Latest Posts

DC Hall, AV Trofimov, BA Winey, NJ Liebsch, and H Paganetti. In Press. “Predicting patient-specific dosimetric benefits of proton therapy for skull-base tumors using a geometric knowledge-based method.” International Journal of Radiation Oncology • Biology • Physics, 2017.Abstract

Purpose: To predict the organ-at-risk (OAR) dose levels achievable with proton beam therapy (PBT), solely based upon the geometric arrangement of the target volume in relation to the OARs. Comparison to an alternative therapy yields a prediction of the patient-specific benefits offered by PBT. This could enable a physician at a hospital without proton capabilities to make a better-informed referral decision, or aid patient selection in model-based clinical trials.

Methods and Materials: Skull-base tumors were chosen to test the method, owing to their geometric complexity and multitude of nearby OARs. By exploiting correlations between dose and distance-to-target in existing PBT plans, models were independently trained for six types of OAR: brainstem, cochlea, optic chiasm, optic nerve, parotid gland and spinal cord. Once trained, the models could estimate the feasible dose-volume histogram and generalized equivalent uniform dose (gEUD) for OAR structures of new patients. Models were trained using 20 patients and validated with a further 21 patients. Validation was achieved by comparing the predicted gEUD to that of the actual PBT plan.

Results: The predicted and planned gEUD were in good agreement: considering all OARs, the prediction error was +1.4 ± 5.1 Gy (mean ± SD) and Pearson’s correlation coefficient was 93%. When compared to an IMRT plan, the model could classify whether an OAR structure would experience a gain with a sensitivity of 93% (95% CI: 87% – 97%) and a specificity of 63% (95% CI: 38% – 84%).

Conclusions: We trained and validated models that quickly and accurately predict the patient-specific benefits of PBT for skull-base tumors. Similar models could be developed for other tumor sites. Such models are useful when an estimation of the feasible benefits of PBT is desired, but the experience and/or resources required for treatment planning are unavailable.

New TOPAS documentation website goes live!

I have moved our documentation from the old PDF document to a website hosted by ReadTheDocs: http://topas.readthedocs.org

They also host a PDF version: https://media.readthedocs.org/pdf/topas/latest/topas.pdf

From the user perspective, I hope that this will help to discover features of TOPAS more easily and find solutions to their problems more quickly. Hyperlinks now connect related sections.

Recent Publications

Predicting patient-specific dosimetric benefits of proton therapy for skull-base tumors using a geometric knowledge-based method

DC Hall, AV Trofimov, BA Winey, NJ Liebsch, and H Paganetti. In Press. “Predicting patient-specific dosimetric benefits of proton therapy for skull-base tumors using a geometric knowledge-based method.” International Journal of Radiation Oncology • Biology • Physics, 2017.Abstract

Purpose: To predict the organ-at-risk (OAR) dose levels achievable with proton beam therapy (PBT), solely based upon the geometric arrangement of the target volume in relation to the OARs. Comparison to an alternative therapy yields a prediction of the patient-specific benefits offered by PBT. This could enable a physician at a hospital without proton capabilities to make a better-informed referral decision, or aid patient selection in model-based clinical trials.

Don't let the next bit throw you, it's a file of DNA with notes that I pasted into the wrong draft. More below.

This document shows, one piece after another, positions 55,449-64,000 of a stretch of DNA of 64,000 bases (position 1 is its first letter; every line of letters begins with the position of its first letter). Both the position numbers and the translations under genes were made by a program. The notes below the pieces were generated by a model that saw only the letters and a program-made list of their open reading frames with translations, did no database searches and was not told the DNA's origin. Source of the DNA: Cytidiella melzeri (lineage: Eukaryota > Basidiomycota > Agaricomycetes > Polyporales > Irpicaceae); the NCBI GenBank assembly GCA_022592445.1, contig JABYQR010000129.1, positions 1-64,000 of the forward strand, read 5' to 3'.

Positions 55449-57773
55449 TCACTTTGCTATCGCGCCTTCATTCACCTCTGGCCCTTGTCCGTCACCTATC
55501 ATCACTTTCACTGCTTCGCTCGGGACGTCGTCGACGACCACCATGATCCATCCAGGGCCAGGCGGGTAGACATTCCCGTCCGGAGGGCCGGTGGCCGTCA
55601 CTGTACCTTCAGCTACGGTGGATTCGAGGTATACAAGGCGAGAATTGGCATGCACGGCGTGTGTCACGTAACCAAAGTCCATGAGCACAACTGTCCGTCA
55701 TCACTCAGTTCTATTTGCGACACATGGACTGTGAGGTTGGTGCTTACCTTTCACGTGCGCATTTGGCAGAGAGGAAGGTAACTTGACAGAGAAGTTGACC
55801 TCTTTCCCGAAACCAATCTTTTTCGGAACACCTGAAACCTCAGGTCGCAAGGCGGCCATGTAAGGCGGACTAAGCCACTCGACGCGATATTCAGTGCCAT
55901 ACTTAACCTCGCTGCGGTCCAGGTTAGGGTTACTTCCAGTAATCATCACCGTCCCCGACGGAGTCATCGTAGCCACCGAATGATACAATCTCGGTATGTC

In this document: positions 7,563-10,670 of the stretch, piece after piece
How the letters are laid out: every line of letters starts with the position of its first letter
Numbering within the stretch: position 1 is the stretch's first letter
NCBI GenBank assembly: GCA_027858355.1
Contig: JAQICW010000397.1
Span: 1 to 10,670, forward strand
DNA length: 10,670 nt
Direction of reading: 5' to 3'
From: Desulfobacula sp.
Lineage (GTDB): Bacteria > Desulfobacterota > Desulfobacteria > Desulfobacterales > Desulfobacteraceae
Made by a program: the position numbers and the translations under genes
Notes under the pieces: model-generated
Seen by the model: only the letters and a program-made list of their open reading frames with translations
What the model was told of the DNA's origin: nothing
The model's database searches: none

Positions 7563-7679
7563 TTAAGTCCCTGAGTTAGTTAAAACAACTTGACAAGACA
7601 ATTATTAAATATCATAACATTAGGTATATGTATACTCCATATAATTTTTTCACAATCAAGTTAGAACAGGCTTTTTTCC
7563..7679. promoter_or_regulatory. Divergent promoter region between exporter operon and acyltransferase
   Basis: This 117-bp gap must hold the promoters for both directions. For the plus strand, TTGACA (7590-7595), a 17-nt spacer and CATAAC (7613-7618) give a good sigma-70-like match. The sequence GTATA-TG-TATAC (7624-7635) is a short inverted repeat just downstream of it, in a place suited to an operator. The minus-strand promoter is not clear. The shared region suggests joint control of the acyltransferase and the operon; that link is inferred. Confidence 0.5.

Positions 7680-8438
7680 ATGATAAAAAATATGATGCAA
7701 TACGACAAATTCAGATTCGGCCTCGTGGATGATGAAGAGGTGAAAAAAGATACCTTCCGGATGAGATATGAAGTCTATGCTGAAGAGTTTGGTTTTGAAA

Methods and Materials: Skull-base tumors were chosen to test the method, owing to their geometric complexity and multitude of nearby OARs. By exploiting correlations between dose and distance-to-target in existing PBT plans, models were independently trained for six types of OAR: brainstem, cochlea, optic chiasm, optic nerve, parotid gland and spinal cord. Once trained, the models could estimate the feasible dose-volume histogram and generalized equivalent uniform dose (gEUD) for OAR structures of new patients. Models were trained using 20 patients and validated with a further 21 patients. Validation was achieved by comparing the predicted gEUD to that of the actual PBT plan.

Results: The predicted and planned gEUD were in good agreement: considering all OARs, the prediction error was +1.4 ± 5.1 Gy (mean ± SD) and Pearson’s correlation coefficient was 93%. When compared to an IMRT plan, the model could classify whether an OAR structure would experience a gain with a sensitivity of 93% (95% CI: 87% – 97%) and a specificity of 63% (95% CI: 38% – 84%).

Conclusions: We trained and validated models that quickly and accurately predict the patient-specific benefits of PBT for skull-base tumors. Similar models could be developed for other tumor sites. Such models are useful when an estimation of the feasible benefits of PBT is desired, but the experience and/or resources required for treatment planning are unavailable.

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Validation of nuclear models in Geant4 using the dose distribution of a 177 MeV proton pencil beam

DC Hall, A Makarova, H Paganetti, and B Gottschalk. 2016. “Validation of nuclear models in Geant4 using the dose distribution of a 177 MeV proton pencil beam.” Physics in Medicine and Biology, 1, 61: N1-10. Publisher's VersionAbstract

A proton pencil beam is associated with a surrounding low-dose envelope, originating from nuclear interactions. It is important for treatment planning systems to accurately model this envelope when performing dose calculations for pencil beam scanning treatments, and Monte Carlo (MC) codes are commonly used for this purpose. This work aims to validate the nuclear models employed by the Geant4 MC code, by comparing the simulated absolute dose distribution to a recent experiment of a 177 MeV proton pencil beam stopping in water.